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Jennifer's Story: Let's Be Authentic Together

Today’s guest post comes from the lovely Jennifer. She’s a wonderful mental health advocate, runner, and all around awesome human being. The two of us connected early this year for something called Team Priority Health, but it wasn’t until this October that our two semicolon tattoos kind of brought us together. I couldn’t be more thrilled to know Jennifer and to have her be a part of this community. She has an incredible story and some words of wisdom to share. I hope you enjoy reading her story as much as I did!




I’ve suffered with depression and anxiety all of my life. I was put on medication at age 18 and have pretty much been on an antidepressant therapy (sometimes coupled with an anti-anxiety med as well) since then.I have had full on panic attacks; they are SCARY, and embarrassing. Fast forward 17 years, 2 marriages and 3 beautiful children later and I now feel fairly stable (depending on your definition of stable). At times, it can even slip my mind that my medical chart wears these diagnoses very prominently.

Last fall, my then 12-year-old son with ADHD, Tourette’s and Asperger’s was beginning to express suicidal ideas. He ended up being hospitalized in a psychiatric hospital for nearly a week in what was one of the most difficult times of my life as a parent. It ended up being a hidden blessing though to finally have a psychiatrist figure out what medications he actually needed. Trust me, I FOUGHT the whole “medicating” idea to the CORE before trying every available alternative from no artificial dyes, no preservatives to essential oil blends, sound therapy, supplements and neurofeedback before finally conceding to the much undesired pharmaceutical terrain. Matthew has fortunately maintained a positive outlook since balancing his medications, so long as he takes them consistently and on schedule (which is a completely different conundrum to be explored).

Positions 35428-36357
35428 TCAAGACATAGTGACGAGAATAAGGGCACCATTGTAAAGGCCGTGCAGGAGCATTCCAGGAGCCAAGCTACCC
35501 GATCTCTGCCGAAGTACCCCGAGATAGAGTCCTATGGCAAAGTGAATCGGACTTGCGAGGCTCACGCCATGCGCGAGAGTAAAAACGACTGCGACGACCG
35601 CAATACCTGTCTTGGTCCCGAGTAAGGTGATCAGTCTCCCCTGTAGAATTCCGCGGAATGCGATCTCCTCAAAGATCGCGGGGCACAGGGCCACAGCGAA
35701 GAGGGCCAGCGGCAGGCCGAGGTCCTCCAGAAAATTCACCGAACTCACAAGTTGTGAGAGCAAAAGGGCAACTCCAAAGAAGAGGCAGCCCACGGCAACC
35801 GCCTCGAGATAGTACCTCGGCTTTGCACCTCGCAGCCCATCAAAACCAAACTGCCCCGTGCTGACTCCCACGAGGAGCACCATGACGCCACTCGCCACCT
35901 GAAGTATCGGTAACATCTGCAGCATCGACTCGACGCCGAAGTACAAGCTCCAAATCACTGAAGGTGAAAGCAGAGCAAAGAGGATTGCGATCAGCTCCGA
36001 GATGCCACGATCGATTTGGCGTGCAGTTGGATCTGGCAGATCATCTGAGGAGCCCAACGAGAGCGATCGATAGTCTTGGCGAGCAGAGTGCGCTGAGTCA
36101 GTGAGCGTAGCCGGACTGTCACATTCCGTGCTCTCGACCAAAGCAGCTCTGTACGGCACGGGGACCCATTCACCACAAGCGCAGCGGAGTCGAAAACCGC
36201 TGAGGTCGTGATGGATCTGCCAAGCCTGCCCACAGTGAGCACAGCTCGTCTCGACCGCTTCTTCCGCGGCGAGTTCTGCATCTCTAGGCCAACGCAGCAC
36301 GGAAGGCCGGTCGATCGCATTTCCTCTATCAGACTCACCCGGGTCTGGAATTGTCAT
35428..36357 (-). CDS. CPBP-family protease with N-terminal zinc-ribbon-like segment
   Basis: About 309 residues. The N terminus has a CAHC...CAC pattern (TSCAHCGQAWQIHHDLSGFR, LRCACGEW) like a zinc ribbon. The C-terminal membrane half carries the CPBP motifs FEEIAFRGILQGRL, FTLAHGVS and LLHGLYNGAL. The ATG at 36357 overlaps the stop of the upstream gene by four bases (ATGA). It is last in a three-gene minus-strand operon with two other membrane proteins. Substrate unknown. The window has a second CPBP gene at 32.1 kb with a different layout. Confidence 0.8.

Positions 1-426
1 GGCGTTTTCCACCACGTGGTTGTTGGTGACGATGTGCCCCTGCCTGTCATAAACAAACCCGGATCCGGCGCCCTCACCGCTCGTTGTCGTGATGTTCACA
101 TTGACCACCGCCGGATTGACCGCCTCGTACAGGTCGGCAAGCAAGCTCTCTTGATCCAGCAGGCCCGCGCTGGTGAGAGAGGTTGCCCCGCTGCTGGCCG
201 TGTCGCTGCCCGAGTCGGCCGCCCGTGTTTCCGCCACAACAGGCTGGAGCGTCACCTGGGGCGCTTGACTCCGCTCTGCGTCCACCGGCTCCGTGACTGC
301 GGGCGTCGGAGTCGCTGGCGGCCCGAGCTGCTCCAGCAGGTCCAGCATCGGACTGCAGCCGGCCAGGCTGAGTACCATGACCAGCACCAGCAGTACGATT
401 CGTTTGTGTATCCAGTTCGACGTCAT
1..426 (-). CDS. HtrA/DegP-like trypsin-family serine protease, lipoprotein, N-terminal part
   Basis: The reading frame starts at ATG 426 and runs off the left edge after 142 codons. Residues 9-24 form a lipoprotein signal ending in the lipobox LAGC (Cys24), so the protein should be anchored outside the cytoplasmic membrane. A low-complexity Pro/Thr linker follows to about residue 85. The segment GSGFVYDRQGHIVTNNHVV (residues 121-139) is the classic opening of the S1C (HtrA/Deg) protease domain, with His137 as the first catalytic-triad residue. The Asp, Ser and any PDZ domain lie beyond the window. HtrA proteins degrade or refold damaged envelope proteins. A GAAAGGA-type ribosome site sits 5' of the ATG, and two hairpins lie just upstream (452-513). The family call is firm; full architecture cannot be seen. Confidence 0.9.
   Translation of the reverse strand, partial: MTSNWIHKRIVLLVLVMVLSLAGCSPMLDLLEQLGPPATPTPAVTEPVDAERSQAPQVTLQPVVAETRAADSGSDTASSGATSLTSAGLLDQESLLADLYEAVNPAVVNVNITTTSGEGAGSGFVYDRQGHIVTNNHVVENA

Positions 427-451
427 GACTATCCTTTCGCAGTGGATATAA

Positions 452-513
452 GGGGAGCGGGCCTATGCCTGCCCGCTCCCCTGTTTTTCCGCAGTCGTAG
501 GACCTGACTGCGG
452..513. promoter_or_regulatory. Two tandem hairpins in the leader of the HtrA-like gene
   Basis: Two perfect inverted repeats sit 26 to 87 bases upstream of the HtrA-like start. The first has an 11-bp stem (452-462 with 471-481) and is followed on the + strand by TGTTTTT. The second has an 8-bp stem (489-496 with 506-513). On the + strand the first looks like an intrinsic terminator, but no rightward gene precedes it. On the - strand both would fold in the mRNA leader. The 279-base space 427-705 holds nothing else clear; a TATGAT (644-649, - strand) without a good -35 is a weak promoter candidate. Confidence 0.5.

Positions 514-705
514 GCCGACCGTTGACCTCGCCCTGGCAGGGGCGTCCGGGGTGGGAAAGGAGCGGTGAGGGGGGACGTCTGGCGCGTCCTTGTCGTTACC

Jennifer’s sister, Paige.

Enter September 17th, 2016 when I received the phone call that my 15-year-old sister took her own life. This was a complete.shock. Paige was involved in sports, youth groups, mission trips, loved children to the core, had an abundance of friends and always, always, always wore a smile on her face with a beautiful laugh married to it. Before last year, I could merely sympathize with suicide and mental health struggles. Now it had hit too close to home. Now, I had to empathize with it. Now, suicide is an unfortunate part of my everyday life. I see my mom; completely broken to the core. Like to complete shambles and pieces. Pieces that I don’t know can ever be mended fully again, even with her tremendous faith and reliance on God. The empty seat at our family gatherings, the empty seat on our family vacations. It hurts and it is so incredibly hard. We could have kept the suicide silent and not spoken of it. We could have chosen to let it be the elephant in the room, but we did not. Instead, we chose to not let Paige’s death be in vain. If we could somehow influence other people…EVEN ONE to not enter into the downward spiral and tunnel vision of suicide, it makes sharing and being vulnerable 150% worth it. From the grief books that I have read, it also proves to be completely counterproductive and counterintuitive to the healing process to keep it silent.